26 Nov event: Mexico under the “new PRI” and Trump

What next for Mexico after four years under the “new PRI” and President elect Trump?

26 Nov 10:50-11:50 Congress House (23-28 Great Russell St, WC1B 3LS London, UK)

Please join us on the 26th of November at 10:50 at the Latin America Conference 2016.
A Northern border with the US and a weak rule of law have proven lethal for Mexico. Since the “new PRI” came to power in 2012 violence and human rights abuses have soared. Justice Mexico Now and experts will discuss current and future challenges under the PRI and Trump.
Justice Mexico Now will be part of the Latin America Conference 2016 featuring contributions from over 50 campaigners, politicians, trade unionists, journalists and academics, from Argentina, Brazil, Colombia, Cuba, Ecuador, Nicaragua, Venezuela and the UK.

SPEAKERS:
• Lila Caballero – Justice Mexico Now member.
• Francisco Dominguez – senior lecturer at Middlesex University, where he is head of the Centre for Brazilian and Latin American Studies, and secretary of the Venezuela Solidarity Campaign
• Rupert Knox – doctoral student in the Department of Hispanic studies of the School of Languages as well as the Department of Sociological Studies at the University of Sheffield.
Chair: Christine Blower – ex – General Secretary of the National Union of Teachers.

MEXICAN GOVERNMENT SHOOTS AT TEACHERS PROTESTING REFORMS

Death toll rises to nine – teachers and government due to hold talks Monday 27th

Witnesses – including journalists who have been targeted for reporting in the attacks – report violent state repression against teachers in Nochixtlan, Oaxaca and in the state capital where educators and students are protesting against government backed educational reforms.

On June 19th, members of the Federal Police carried out extrajudicial killings, attacks on citizens’ houses and acts of torture in various municipalities within Oaxaca, all of these targeted towards those who were exercising their right to protest against the Education Reform. Victims were mainly members of the National Union of Teachers (CNTE in Spanish).

In the early hours of the 20th of June, the list of extrajudicial killings reached a total of 9. 20 people had been disappeared and at least 45 people were confirmed as injured. But the vicious attacks, which included air and on-the-ground operations, are more likely to have left at least 150 people injured. Federal police forces reportedly surrounded hospitals and health care centres to ensure that only their operatives were treated and forced medical personnel to refer any incoming casualties to the police forces for their arrest.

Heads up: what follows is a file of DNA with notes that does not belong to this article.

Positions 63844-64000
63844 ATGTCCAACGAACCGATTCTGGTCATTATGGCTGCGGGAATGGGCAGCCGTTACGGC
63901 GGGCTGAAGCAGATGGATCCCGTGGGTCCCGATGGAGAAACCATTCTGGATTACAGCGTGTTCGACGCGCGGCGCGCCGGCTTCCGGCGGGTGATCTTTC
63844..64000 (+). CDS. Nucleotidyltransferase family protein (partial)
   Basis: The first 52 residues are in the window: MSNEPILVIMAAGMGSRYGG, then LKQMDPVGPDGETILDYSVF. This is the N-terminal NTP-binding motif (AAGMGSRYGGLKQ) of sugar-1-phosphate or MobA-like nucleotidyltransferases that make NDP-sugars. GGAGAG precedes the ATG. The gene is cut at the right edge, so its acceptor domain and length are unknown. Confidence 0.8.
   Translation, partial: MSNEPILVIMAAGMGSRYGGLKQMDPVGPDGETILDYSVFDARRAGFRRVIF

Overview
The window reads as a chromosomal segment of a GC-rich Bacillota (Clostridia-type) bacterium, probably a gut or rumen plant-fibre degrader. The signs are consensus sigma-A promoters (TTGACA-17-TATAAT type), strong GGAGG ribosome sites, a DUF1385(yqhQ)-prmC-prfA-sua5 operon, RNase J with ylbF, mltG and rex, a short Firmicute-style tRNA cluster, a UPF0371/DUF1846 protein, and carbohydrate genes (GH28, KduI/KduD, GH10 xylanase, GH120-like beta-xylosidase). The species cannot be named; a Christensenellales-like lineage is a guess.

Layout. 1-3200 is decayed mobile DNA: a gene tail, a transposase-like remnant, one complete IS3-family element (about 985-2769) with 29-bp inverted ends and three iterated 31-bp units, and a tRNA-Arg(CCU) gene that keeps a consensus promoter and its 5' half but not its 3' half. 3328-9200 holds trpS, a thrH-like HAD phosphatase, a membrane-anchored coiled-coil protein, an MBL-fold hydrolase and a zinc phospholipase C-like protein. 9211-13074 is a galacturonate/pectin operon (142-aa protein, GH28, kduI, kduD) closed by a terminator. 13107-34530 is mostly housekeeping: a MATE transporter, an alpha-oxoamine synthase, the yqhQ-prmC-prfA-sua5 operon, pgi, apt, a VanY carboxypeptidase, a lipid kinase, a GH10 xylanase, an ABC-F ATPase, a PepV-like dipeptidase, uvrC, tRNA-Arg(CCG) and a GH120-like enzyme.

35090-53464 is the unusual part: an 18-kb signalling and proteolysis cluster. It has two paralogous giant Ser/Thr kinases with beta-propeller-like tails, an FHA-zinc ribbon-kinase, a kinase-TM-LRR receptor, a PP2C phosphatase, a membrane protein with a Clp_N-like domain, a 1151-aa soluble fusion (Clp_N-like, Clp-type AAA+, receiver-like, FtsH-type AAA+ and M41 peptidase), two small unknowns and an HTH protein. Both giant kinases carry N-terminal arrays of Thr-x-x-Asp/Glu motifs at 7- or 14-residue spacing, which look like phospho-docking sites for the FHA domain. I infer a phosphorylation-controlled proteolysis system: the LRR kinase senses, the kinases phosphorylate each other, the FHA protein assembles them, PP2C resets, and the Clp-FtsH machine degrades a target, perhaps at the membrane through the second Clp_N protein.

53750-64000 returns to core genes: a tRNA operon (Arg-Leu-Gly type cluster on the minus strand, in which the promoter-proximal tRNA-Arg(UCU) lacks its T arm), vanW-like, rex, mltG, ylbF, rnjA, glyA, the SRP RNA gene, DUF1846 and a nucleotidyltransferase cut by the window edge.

Violent clashes also took place in the city of Oaxaca, where rallies were also being held against the reform. Police forces cut power in the capital city of Oaxaca to allow for the deployment of their elements throughout the city.

The CNTE has for years opposed the proposed reforms to the education system in Mexico because it jeopardises teachers’ social and economic rights. They have on many occasions requested for dialogue to be initiated between teachers and the government around modifying the reform but the government has made it clear that they will only talk if the CNTE agrees to the reform first.

The reaction of the Mexican government on 19 June is yet another proof of how entrenched violence and the violation of human rights are in the country. The situation has never been so bad and it is time to step up international pressure to end it.

For more information in English :

http://www.teachersolidarity.com/blog/mexican-teachers-fighting-education-reform-with-their-lives

Video

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#‎ABCnuncamas‬

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In June 2009 a fire at a government-sponsored day-care centre in Hermosillo in northern Mexico killed 49 infants.

Almost seven years on, no one has been held accountable ; not the supervisors, not the regulatory authorities and certainly not the owners of the business, one of whom was distantly related to Margarita Zavala, the wife of the then president of Mexico who is now active in Mexican politics.

Successive administrations have made a string of promises – and left them unfulfilled.
Meanwhile the parents, some of whom were not even told their children were already dead when they arrived at the scene, have not given up their demand for answers to how the fire started and why the building had inadequate smoke and fire alarms and why two of the three exits were locked.